New housing secretary Michael Gove urged to fix building safety crisis

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<span>Photograph: Graeme Robertson/The Guardian</span>
Photograph: Graeme Robertson/The Guardian

The former Tory leader Iain Duncan Smith launched a new wave of backbench pressure on the government to solve the building safety crisis, leading a rally of affected leaseholders into a chant outside parliament of: “Michael Gove, we want justice!”

Hundreds of homeowners trapped in unsellable and dangerous homes and facing remediation bills of up to £200,000 each gathered in Westminster on Thursday to press the government to legislate to protect them from post-Grenfell fire safety works.

Duncan Smith, who with other Conservative backbenchers is preparing to mount a fresh rebellion against the government’s building safety bill, told them: “The developers have got away scot-free. There is no question leaseholders should have to pick up the bill when the cladding was illegal at the time.”

The protest saw affected leaseholders from Ipswich, Cardiff, Manchester, Leeds, Bristol and London descend on Parliament Square amid optimism from campaigners that more Conservative MPs could join 32 who have already voted against the government’s refusal to cover costs that have been estimated at £15bn. The government has earmarked £5bn to pay for the removal of combustible cladding on buildings over 18 metres, but is only offering loans on shorter buildings and won’t pay for other fire safety defects, which have emerged in thousands of blocks.

Sam Musguin-Rowe
Sam Musguin-Rowe. Photograph: Graeme Robertson/The Guardian

The crowd included a mother who has been diagnosed with PTSD after the building housing her shared-ownership flat in east London was discovered to be wrapped in combustible cladding and she faced a £85,000 bill.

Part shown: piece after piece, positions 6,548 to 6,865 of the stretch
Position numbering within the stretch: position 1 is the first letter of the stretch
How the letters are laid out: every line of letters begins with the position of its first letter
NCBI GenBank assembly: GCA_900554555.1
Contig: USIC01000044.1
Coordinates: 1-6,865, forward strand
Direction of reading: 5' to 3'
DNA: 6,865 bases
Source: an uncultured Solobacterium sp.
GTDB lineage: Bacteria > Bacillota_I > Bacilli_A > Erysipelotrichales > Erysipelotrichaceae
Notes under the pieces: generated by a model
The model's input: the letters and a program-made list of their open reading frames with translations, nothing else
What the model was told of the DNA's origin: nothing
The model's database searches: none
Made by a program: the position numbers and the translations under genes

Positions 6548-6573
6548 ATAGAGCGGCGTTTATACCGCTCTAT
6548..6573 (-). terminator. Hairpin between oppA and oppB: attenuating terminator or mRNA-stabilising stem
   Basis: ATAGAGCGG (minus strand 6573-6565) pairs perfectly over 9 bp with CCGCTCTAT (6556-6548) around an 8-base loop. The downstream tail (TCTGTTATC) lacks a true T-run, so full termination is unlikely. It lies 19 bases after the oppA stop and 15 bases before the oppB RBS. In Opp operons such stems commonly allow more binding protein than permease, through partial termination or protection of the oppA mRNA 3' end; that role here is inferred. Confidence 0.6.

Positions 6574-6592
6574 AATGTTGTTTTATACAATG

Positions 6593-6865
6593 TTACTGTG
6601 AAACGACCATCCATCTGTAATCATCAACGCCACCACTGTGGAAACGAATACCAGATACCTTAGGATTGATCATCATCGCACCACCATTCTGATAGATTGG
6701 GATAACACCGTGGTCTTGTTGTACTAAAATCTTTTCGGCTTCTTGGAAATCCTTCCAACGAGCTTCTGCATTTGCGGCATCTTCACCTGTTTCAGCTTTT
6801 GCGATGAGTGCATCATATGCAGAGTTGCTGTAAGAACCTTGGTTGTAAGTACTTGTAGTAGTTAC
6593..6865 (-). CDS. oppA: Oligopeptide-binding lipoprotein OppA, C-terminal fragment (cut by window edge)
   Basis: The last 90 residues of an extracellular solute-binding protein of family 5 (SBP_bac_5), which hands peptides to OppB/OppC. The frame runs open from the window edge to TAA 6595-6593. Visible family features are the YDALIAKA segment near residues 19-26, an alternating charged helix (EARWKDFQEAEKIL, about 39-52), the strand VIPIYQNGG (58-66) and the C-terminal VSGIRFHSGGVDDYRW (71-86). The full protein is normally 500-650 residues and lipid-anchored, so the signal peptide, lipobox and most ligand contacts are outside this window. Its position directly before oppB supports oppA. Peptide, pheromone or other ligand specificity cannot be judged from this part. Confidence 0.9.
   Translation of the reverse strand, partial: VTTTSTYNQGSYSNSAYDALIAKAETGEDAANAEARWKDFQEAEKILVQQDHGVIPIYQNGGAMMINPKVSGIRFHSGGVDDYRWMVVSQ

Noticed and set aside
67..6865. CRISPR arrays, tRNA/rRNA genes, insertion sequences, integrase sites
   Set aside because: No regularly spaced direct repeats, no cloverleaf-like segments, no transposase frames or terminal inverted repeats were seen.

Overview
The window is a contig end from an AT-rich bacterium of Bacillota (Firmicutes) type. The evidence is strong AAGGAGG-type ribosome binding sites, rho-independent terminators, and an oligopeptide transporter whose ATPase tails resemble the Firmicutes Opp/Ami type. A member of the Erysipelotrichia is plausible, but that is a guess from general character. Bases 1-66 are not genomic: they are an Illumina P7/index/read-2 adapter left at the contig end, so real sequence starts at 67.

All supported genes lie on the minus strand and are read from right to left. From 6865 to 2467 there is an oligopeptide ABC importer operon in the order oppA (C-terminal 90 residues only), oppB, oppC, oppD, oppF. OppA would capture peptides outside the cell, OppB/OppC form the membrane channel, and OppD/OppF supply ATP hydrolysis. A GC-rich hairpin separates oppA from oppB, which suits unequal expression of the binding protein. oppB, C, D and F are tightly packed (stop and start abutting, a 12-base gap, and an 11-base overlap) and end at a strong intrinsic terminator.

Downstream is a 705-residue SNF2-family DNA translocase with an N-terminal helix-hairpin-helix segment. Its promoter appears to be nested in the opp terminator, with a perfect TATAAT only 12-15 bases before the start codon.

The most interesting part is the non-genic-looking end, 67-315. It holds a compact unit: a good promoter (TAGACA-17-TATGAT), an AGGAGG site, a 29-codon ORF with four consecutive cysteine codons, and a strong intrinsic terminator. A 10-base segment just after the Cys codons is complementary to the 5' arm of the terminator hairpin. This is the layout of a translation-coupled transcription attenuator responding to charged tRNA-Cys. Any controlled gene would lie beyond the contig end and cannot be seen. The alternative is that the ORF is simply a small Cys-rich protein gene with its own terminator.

Her husband, Sam Musguin-Rowe, 32, said: “It makes me feel like I am a bad father that every night I put my daughter to bed in a building that could catch fire at any moment. Please [Michael Gove], I implore you to make this right for leaseholders and end this torture.”

A family facing a £100,000 bill in a different building described how they live with a bag packed in case they need to flee a fire. “[Gove] needs to put himself in our position,” said Antonella Montresori, 52, a computer programmer and mother of two. “We feel like prisoners and we need to get out.”

Antonella Montresori
Antonella Montresori Photograph: Graeme Robertson/The Guardian

Attempts by ministers to persuade freeholders and property developers to pay for the defects have had only limited success, leaving hundreds of thousands of people in financial limbo, and many suffering mental health problems.

Peter Bottomley, the Conservative MP for Worthing West, told the crowd: “Michael Gove, can you hear us? Stop the spivs, stop the opportunists, challenge the investors, end the exploitation of you who are stuck in the rotten leasehold system.”

Tackling the building safety crisis that continues to spread more than four years after the Grenfell Tower fire is set to be one of Gove’s first challenges. The government has published a building safety bill that so far does not commit to preventing homeowners from paying to fix defective works that were not their fault. Stephen McPartland MP told the rally he would table amendments to protect them when it goes through parliament in the coming months.

Will Martin, who lives in the affected Metis building in Sheffield, described “suffering in torture when you lie awake at night and can’t sleep” and asked Gove to “hear our cries and understand the pain and suffering we are going through”.

The rally attracted cross-party support. Labour MP Justin Madders described the crisis as “one of the biggest systematic rip-offs this country has ever seen” and “an industrial-sized scam”.

Sadiq Khan, the mayor of London, said there were 8,000 high-rise residential blocks in London and said the crisis was rooted in the “broken” system of leasehold.

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